Arizona’s program for teaching English-language learners, which has been implemented for two school years by state mandate, will “almost certainly” widen the achievement gap between ELLs and their mainstream peers, concludes a qualitative study of five Arizona school districts released last week by a California research and advocacy group.
The researchers say the program, which requires ELLs to be separated into classes for four hours a day to learn discrete English skills, provides instruction that is inferior to that received by other students, and ELLs aren’t learning enough English in one year to succeed in mainstream classrooms, as the program design had intended. The study also raises questions about whether the four-hour program will hinder English-learners in high schools from acquiring the credits they need to graduate on time.
The study is one of nine released last week by the Civil Rights Project/Proyecto Derechos Civiles at the University of California, Los Angeles, that conclude Arizona’s four-hour ELL program and the state’s decision to alter its home-language survey for students whose first language isn’t English are detrimental to ELLs. Educators nationwide have had an eye on Arizona’s policies foreducating its 150,000 ELLs because they are at the center of a federal case, Horne v. Flores, that was remanded by the U.S. Supreme Court last summer to a U.S. District Court in Tucson. Hearings for the case are scheduled for September.
Patricia Gándara, the co-director of the Civil Rights Project and the coordinator of the Arizona studies, said the research found that teachers have a “grave concern” about how ELLs are being separated from their fluent English-speaking peers for most, and sometimes all, of the school day.
Also, she said in an e-mail, “the fact that secondary school kids are actually being placed in a situation of not being able to graduate if they are in this program—this has implications for the rest of their lives.”
Margaret Garcia Dugan, the deputy superintendent of public instruction for the Arizona education department, said that the four-hour program is working because the state rate for reclassifying ELLs as fluent in English more than doubled over two years. It increased from 12 percent to nearly 29 percent from the 2006-07 school year to the 2008-09 school year.
She added that many of the problems with the four-hour program that the Civil Rights Project studies cite result from districts not carrying it out “with fidelity.”
“The teachers we talk to love it,” she said. “The people who don’t like it are the bilingual proponents and some of the directors who are getting their talking orders from theorists.”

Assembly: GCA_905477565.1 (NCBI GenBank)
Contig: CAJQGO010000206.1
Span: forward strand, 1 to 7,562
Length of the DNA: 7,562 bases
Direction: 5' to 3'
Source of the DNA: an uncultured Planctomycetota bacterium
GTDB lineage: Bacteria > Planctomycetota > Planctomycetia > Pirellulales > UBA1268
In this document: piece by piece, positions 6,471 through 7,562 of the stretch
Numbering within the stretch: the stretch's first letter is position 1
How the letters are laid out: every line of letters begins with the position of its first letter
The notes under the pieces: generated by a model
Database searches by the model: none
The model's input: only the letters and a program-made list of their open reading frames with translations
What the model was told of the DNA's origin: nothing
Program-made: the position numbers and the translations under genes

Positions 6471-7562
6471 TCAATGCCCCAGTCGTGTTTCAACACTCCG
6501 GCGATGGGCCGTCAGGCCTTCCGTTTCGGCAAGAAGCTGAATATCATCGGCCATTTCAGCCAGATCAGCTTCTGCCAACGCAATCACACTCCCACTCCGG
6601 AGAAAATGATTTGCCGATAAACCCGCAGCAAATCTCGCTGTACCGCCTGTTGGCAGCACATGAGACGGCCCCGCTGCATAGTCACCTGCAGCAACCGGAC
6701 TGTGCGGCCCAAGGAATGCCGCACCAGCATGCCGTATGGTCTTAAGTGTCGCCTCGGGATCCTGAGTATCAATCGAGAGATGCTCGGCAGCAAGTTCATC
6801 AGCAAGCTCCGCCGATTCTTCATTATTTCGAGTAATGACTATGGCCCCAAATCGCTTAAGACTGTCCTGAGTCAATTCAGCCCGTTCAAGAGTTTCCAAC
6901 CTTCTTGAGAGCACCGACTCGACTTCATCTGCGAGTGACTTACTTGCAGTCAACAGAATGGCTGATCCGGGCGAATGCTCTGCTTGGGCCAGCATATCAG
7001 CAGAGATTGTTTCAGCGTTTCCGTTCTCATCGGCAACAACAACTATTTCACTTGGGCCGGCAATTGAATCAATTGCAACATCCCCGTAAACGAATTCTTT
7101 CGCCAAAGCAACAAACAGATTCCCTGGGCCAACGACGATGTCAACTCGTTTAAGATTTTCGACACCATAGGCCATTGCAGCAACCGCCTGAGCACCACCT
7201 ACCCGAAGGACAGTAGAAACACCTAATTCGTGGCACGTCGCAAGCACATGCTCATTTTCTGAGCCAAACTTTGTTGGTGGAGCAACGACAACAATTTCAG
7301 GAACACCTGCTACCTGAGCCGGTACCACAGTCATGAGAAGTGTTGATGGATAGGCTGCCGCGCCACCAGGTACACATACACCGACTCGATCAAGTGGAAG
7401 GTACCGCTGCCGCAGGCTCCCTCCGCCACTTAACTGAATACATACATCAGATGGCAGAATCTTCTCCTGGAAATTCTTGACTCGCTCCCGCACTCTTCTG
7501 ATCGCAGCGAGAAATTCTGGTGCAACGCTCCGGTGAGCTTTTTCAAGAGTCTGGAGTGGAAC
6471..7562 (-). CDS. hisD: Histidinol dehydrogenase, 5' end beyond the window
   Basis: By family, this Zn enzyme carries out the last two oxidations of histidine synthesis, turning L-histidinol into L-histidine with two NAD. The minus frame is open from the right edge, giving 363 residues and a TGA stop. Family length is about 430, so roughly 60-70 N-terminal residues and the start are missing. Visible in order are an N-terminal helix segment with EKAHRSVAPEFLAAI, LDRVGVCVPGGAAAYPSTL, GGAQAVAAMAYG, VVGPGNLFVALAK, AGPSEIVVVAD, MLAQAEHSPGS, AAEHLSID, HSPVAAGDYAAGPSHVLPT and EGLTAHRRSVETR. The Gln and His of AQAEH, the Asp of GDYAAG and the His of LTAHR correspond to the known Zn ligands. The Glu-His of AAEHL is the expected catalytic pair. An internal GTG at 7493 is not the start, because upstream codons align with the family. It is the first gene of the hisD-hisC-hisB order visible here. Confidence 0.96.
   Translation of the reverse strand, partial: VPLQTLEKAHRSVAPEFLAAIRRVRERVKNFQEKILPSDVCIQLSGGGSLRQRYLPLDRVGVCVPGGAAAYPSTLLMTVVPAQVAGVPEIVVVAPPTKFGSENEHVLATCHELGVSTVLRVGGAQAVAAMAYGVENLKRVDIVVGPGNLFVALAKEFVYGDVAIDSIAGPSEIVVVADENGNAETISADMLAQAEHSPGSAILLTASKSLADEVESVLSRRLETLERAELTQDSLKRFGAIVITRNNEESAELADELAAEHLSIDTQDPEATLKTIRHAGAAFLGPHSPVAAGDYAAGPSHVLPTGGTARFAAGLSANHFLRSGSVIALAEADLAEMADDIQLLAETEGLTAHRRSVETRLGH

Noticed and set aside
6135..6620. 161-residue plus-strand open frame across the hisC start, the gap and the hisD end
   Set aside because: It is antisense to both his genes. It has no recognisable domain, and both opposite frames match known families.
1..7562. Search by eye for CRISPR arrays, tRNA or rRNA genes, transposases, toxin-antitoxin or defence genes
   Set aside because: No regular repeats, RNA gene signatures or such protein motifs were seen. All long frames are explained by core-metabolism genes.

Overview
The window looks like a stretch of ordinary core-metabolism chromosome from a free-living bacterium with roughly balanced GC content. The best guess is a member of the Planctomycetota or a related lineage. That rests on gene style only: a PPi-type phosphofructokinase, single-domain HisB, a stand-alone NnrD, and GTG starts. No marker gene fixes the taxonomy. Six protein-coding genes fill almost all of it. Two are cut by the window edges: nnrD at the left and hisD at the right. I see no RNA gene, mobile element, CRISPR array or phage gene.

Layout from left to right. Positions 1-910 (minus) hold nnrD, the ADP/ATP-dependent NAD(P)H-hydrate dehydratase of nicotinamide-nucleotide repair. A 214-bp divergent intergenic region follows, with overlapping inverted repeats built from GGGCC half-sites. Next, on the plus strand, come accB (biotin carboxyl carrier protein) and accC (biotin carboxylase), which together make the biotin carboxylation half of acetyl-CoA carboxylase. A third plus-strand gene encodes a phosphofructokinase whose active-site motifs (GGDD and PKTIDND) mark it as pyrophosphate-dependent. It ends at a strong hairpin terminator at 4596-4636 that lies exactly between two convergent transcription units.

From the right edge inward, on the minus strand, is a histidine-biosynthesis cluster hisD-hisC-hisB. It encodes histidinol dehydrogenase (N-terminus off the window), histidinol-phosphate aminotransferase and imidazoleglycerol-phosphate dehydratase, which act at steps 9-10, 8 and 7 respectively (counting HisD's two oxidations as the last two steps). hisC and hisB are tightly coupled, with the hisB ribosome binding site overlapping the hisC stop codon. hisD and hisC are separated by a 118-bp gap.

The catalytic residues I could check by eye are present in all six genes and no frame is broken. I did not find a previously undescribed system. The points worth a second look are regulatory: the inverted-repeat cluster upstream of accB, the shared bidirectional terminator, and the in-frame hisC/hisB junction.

Ms. Dugan, who is running for the office of state superintendent of public instruction, said that normally ELLs should be able to get out of the four-hour block after a year by passing the state’s English-language-proficiency test, but it may take some students two years. But she asked a state task force last week to consider adding flexibility for ELLs who spend more than one year in the program.
The study of five school districts found that not only are ELLs separated from other students for four hours a day, but for scheduling reasons, many end up being separated for the whole day, even for special classes such as music and for lunch. The researchers said the separation is a concern, in part, because it deprives those students of the chance to practice English with peers who are fluent in the language. They report that some teachers estimate it will take many students three or four years to exit the program. Because high school students can earn only one English content credit for the four-hour block, the study says that teachers and students are concerned about whether some ELLs will be able to graduate on time.
In addition, the researchers make the case that ELLs are not getting access to the same quality of curriculum that mainstream students are because teachers lack materials for teaching ELLs academic content.
The study is based on researchers’ observations for seven weeks in 18 ELL classrooms last spring at nine elementary and secondary schools, interviews with about 20 educators working with ELLs, and a collection of lesson plans, schedules, and other school documents.
“You have a scripted curriculum in the four hours that doesn’t allow for standards-based content instruction at the grade level,” said M. Beatriz Arias, an associate professor in the Department of English at Arizona State University, Tempe, and one of the researchers.
Ms. Dugan said that, while students who arrive at U.S. schools without speaking any English will need some basic English skills before digging into academic content, most ELLs can be taught content during the four-hour block. “You can’t teach language in a vacuum.” If ELLs don’t have access to the same academic content materials as other students, she said, that’s the fault of school districts, which are charged with purchasing materials.
A version of this article appeared in the July 14, 2010 edition of Education Week as Studies Take Aim at Policies on English-Language Learners in Arizona